sorry to beat this to death but I am curious about something. I have a digital drum "dial". On my floor tom I have a reading of 80 on all lugs (8 lug) except one lug which was reading 72. I go to tighten it and the lug is very tight already. quite hard to turn. my question is, with the lug being this tight, how is it even possible for the reading to be only 72? just being in close proximity to the other lugs shouldnt it be somewhat close to the others in tension? meanwhile most of the other lugs are pretty easy to turn. maybe half at tight as the 72 lug.

Checked all the lug. going around the perimeter, lugs 1, 3, 5, and 7 are extremely tight compared to 2,4,6,8 and its 1,3,5,7 that have a lower tone. weird
 
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zarrdoss

Gold Member
you might have a bent hoop or stubborn threads, take the lug out and inspect the threads and put just one drop of wd-40 on it and see if that does not help. also make sure it is the same length as the other and maybe swap out the lug for another and see if the problem follows it.
 

Ethan01

Senior Member
Record your drumset as best you can and see if the buzz is really there or more in your head. See how much the buzz sound actually carries the further you move away from your kit.
 

Ryan_Coke

Member
Ok I check the hoop on a granite countertop and i was out a wee bit, not much. Being new to acoustic drums I am not sure how much is too much. For a new set of drums you wouldnt expect it to be out at all would you? But why is it ALWAYS the 2-4-6-8 lugs that are loose? I tighten them in accrodance to an 8 lug hoop....1-5-3-7-2-6-4-8. On my second round of tightening should I tighten 2-6-4-8 THEN 1-5-3-7? Thanks again guys, I really appreciate your help.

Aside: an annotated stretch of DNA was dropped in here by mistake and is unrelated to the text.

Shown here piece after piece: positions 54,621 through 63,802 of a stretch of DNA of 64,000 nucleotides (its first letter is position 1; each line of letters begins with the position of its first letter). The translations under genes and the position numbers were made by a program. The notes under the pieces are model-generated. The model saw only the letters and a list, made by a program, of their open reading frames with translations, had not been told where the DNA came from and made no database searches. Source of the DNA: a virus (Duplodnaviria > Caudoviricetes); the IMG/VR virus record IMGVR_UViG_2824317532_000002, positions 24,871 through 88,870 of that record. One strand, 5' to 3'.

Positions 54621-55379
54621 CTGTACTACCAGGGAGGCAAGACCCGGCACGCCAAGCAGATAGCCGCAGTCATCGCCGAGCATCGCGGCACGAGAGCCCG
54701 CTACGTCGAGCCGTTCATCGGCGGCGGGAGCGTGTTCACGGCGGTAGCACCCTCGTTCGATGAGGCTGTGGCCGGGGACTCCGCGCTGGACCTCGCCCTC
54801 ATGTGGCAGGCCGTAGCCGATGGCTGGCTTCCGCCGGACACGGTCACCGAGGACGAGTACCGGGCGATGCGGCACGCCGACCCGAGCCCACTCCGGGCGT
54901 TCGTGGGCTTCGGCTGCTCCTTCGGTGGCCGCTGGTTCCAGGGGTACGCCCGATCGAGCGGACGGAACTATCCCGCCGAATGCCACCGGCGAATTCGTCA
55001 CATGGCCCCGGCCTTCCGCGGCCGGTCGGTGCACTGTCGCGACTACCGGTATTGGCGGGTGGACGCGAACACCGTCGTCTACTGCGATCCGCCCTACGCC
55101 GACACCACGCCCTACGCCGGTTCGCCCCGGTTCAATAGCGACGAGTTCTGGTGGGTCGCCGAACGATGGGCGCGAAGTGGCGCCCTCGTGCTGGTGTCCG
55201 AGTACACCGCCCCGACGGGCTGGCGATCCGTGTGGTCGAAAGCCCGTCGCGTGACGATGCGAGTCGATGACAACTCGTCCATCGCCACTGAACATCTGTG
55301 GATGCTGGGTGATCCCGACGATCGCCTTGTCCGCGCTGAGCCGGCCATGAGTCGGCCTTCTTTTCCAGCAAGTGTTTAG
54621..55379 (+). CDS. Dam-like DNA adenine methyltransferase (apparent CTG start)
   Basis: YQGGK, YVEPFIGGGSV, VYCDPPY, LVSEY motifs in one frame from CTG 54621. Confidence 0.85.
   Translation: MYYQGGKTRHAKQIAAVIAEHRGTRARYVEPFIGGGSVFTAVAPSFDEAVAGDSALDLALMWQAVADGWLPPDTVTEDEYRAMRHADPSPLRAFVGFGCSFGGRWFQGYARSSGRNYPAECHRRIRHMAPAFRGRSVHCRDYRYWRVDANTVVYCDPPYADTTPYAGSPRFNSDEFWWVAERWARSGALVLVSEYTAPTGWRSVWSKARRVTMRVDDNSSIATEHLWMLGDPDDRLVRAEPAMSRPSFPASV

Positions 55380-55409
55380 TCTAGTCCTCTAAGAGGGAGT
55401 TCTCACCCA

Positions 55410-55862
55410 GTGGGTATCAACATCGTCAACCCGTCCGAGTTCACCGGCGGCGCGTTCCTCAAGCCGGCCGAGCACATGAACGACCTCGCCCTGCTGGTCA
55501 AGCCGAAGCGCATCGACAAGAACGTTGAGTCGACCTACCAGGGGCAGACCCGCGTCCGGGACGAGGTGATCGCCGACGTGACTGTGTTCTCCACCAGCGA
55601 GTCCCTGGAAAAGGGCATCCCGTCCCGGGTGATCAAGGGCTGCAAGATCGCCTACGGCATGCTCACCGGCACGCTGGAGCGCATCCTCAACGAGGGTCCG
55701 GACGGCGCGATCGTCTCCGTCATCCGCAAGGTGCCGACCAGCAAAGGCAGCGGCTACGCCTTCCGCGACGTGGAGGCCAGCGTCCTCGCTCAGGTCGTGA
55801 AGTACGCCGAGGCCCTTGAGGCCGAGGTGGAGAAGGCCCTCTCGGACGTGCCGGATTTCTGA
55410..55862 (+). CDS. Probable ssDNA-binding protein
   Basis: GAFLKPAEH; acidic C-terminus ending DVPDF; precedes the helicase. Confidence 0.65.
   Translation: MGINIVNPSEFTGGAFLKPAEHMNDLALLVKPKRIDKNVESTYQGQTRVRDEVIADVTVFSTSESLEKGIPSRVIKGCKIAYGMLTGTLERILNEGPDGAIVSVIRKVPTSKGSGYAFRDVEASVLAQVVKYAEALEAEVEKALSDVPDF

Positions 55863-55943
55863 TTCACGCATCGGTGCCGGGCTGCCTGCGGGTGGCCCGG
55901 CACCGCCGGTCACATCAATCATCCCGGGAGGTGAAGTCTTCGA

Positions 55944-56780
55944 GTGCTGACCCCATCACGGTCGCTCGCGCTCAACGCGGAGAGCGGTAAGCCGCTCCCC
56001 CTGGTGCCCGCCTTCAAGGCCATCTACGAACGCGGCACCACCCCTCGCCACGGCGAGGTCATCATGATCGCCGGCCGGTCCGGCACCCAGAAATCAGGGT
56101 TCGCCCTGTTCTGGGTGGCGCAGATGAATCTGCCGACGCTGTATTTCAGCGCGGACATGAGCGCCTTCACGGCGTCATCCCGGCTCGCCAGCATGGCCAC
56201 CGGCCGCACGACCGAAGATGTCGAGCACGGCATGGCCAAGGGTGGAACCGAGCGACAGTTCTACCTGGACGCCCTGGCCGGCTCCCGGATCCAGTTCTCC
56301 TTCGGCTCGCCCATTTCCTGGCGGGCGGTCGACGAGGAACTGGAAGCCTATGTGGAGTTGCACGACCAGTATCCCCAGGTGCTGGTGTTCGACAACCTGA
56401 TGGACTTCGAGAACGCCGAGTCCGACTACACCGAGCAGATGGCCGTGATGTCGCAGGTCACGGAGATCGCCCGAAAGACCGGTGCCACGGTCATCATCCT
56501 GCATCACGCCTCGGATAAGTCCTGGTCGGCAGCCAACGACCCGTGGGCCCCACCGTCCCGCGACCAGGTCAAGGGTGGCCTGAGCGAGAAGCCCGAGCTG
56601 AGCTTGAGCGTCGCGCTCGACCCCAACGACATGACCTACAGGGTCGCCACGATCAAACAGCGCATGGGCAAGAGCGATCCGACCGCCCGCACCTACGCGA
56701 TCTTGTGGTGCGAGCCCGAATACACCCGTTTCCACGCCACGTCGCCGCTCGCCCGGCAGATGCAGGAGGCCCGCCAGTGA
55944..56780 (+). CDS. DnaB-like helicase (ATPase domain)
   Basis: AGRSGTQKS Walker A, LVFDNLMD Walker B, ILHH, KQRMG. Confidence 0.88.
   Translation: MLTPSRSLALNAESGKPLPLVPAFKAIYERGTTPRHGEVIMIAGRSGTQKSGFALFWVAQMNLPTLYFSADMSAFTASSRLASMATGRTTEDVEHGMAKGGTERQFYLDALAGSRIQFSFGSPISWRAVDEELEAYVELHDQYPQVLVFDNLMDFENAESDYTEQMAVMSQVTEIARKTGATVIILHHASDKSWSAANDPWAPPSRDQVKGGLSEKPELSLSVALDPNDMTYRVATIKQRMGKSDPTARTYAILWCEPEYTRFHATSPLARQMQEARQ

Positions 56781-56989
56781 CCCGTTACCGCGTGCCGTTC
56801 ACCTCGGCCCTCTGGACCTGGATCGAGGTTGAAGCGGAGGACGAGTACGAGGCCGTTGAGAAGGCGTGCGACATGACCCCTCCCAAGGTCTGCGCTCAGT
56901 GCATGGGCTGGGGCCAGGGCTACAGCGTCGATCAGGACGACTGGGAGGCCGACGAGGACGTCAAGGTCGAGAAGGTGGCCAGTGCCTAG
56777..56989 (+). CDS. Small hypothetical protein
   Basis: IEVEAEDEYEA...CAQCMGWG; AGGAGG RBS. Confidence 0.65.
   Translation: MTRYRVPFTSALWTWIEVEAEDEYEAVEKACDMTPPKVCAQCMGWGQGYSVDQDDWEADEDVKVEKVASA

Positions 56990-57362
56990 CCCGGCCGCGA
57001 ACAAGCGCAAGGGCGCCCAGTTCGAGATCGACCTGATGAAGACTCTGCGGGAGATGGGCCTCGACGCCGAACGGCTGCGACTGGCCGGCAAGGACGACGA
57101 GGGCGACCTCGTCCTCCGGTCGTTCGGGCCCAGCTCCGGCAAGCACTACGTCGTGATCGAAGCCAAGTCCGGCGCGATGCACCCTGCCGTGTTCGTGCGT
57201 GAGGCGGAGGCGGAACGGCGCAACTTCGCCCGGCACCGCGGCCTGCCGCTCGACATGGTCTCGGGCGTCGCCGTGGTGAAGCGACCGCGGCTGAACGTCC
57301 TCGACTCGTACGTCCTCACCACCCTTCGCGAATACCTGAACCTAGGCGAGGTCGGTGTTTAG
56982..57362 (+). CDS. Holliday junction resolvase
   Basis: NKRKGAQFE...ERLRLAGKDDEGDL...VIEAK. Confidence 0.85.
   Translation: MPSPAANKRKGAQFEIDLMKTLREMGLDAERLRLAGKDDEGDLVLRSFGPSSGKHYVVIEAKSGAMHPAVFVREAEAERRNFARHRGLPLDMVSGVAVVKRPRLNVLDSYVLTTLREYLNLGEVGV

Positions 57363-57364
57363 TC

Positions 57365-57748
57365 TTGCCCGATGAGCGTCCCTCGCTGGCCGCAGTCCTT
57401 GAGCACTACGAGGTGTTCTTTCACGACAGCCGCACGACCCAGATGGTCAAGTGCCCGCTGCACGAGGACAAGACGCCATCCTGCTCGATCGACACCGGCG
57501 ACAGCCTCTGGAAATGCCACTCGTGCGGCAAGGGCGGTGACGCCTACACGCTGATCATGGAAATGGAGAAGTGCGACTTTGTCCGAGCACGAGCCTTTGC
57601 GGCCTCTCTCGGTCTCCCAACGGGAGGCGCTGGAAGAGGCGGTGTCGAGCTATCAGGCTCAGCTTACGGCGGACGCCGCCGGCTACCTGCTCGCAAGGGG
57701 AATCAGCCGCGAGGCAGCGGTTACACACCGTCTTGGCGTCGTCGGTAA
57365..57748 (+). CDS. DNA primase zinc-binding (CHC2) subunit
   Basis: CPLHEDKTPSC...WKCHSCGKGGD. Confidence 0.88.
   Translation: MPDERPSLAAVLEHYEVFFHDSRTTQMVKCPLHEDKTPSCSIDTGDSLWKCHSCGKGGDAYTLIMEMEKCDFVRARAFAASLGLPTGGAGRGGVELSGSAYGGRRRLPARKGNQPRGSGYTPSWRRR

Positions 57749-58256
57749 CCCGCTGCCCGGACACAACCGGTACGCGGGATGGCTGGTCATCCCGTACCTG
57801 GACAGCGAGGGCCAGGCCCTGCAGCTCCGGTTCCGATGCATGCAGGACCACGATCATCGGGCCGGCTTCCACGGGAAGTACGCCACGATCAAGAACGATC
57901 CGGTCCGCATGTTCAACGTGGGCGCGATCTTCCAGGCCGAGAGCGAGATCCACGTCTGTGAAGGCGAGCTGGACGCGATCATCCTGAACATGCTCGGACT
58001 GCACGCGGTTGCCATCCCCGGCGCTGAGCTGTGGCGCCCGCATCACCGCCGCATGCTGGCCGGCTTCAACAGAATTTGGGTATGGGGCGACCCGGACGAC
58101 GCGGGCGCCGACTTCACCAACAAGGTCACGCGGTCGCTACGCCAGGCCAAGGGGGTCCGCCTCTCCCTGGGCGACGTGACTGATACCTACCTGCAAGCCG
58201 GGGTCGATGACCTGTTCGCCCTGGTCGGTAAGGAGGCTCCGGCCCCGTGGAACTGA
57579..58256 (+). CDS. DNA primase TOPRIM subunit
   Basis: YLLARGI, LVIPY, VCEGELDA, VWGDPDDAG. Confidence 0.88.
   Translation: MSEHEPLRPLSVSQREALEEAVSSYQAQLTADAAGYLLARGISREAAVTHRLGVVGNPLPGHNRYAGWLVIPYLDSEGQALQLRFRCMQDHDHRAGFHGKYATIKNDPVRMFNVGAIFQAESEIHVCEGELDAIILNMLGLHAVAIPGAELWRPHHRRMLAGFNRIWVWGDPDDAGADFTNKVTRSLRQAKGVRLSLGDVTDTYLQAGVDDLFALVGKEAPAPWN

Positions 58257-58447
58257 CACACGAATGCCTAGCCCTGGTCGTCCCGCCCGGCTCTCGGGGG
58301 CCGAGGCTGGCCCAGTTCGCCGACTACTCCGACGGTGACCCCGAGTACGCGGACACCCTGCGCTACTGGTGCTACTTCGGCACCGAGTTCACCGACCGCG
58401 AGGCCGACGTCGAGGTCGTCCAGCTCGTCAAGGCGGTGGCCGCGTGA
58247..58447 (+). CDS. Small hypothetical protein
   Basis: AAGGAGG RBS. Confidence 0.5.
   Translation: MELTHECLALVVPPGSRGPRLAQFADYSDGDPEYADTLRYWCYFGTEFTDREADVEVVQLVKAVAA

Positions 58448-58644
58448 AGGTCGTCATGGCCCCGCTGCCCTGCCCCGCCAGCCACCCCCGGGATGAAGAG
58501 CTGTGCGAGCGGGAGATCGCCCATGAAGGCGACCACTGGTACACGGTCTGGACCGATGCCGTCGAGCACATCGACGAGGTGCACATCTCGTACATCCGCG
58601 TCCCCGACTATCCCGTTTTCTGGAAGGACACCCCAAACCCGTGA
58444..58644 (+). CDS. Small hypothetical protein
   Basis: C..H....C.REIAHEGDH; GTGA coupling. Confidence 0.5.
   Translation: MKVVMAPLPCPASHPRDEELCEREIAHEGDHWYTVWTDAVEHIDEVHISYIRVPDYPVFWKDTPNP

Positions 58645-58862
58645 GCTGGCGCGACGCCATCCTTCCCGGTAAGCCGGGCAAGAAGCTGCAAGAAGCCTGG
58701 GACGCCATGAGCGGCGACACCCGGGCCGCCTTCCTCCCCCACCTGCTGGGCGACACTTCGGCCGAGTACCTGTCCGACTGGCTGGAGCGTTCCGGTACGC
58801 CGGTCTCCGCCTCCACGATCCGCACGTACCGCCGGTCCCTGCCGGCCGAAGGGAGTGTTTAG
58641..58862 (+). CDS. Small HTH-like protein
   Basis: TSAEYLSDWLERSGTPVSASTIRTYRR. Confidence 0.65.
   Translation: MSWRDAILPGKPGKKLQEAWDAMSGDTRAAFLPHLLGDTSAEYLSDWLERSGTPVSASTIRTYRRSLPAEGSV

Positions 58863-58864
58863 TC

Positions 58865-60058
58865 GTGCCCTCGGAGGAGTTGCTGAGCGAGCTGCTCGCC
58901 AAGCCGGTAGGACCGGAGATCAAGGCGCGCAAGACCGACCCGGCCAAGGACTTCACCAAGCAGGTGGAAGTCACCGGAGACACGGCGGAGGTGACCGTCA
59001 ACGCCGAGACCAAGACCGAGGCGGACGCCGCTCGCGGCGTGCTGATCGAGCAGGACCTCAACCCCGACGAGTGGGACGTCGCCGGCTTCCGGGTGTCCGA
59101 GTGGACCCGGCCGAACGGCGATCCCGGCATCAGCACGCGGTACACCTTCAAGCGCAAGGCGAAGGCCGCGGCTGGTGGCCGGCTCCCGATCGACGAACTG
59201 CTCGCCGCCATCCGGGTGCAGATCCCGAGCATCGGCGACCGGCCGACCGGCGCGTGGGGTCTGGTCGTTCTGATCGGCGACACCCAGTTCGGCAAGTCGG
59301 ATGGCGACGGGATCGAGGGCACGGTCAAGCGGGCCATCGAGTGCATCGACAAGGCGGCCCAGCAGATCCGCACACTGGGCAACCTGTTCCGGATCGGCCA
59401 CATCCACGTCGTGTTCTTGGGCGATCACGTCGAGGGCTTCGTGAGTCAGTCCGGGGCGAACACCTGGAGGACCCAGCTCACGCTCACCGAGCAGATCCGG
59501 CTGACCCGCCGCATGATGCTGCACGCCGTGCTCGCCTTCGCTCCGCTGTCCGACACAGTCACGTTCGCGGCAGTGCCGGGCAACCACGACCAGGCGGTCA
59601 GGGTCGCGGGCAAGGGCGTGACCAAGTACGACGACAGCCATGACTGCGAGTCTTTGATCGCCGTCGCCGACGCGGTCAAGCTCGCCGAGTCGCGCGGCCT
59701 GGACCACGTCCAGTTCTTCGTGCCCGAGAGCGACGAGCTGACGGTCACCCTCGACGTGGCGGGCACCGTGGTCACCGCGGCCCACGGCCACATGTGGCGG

cobamnator

Senior Member
Ok I check the hoop on a granite countertop and i was out a wee bit, not much. Being new to acoustic drums I am not sure how much is too much. For a new set of drums you wouldnt expect it to be out at all would you? But why is it ALWAYS the 2-4-6-8 lugs that are loose? I tighten them in accrodance to an 8 lug hoop....1-5-3-7-2-6-4-8. On my second round of tightening should I tighten 2-6-4-8 THEN 1-5-3-7? Thanks again guys, I really appreciate your help.
If the hoops are deformed, then you really need to get them fixed, i.e. by new ones. I have messed with deformed hoops and they NEVER tune right, even a very slight bent in the hoop can throw everything off.

If I remember right, there might be a way to straighten out a crooked hoop. Let me try to find the video...
 

Ryan_Coke

Member
Yep seen that video. Thanks! I think the problem lies in the head. When i have to hoop off and just place the head on the bearing edge you can see in the 1 oclock position that the head looks stretched. So i placed the rim on, tighted the lugs finger tight and there sure is a loose area in the 1 oclock position. Lets say all around the edge you can press the head in about 1/4 to 1/2 inch, then at the 1 oclock position you could probably press it in about 1/2 to 3/4 of an inch. Not being a professional or anything I am guessing this is a bad thing. Thoughts?